Ultimately I think you have to put this down to the decision to postpone the convention until May in order to allow Marvel Comics to attend (they were a little busy in April with a certain movie). This move placed Kapow exactly a week before one of London’s other Goliath cons, MCM and just 2 weeks after the Bristol expo. To be fair, all three cons have slightly different audiences but cramming them all into one month was always going to force fans to pick one or two and both Bristol and Kapow appear to have been hit by this (though, let me again stress that this observation isn’t based on concrete attendance figures).

The Kapow Floor begins to fill up.

One thing that wasn’t lacking was the work that the guests and exhibitors themselves put into the event. Of the few events I got to see the Lucha Britannia‘s wrestling shows remain the highlight for me. Wrestling shows at comic cons have become a pretty common sight but the Lucha Britannia guys put on by far the best show I’ve seen in this country and I heartily recommend that you catch one of their shows if you get the chance. Jonathan Ross also continued to carve out a reputation as the ultimate convention guest, at one point even diving into the ring to help the good guy wrestlers win the day.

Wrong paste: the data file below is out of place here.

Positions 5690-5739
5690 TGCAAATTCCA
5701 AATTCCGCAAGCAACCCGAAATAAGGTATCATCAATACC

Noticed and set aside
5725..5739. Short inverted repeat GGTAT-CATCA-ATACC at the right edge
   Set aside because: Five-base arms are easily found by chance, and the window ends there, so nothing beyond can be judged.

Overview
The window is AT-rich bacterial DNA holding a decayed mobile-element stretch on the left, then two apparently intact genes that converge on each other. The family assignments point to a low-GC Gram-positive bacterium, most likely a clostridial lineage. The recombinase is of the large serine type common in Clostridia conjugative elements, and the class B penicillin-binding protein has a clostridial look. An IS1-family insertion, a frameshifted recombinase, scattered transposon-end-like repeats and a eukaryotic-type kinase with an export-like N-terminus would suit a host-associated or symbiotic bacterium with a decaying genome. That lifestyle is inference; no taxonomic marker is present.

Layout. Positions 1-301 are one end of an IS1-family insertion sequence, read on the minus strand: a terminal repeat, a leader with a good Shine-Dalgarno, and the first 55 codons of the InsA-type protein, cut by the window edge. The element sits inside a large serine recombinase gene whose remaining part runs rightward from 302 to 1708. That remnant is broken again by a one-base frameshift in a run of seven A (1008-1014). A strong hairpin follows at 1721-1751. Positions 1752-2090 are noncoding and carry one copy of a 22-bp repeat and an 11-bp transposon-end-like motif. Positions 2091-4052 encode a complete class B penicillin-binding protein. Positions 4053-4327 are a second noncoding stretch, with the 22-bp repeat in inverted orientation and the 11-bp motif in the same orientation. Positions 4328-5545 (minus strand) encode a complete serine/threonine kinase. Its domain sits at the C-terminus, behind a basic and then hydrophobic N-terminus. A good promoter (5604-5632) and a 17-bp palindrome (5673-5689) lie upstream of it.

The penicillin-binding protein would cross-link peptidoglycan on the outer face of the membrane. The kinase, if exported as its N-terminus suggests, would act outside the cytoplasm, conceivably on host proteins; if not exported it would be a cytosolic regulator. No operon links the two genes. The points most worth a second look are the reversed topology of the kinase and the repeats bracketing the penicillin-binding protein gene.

Lucha Britannia

Reactions to the new Artist’s Alley seemed to be kinda mixed too. Some people enjoyed the quieter atmosphere as it allowed them to talk to fans without clogging up the isle and certainly for the fans who found their way up there it offered a lot of opportunities to spend time meeting creators. Of course the down side is that not all the fans found all their way up there and because the layout didn’t funnel people directly past tables, it was tough for exhibitors to strike up conversations and ultimately sell books.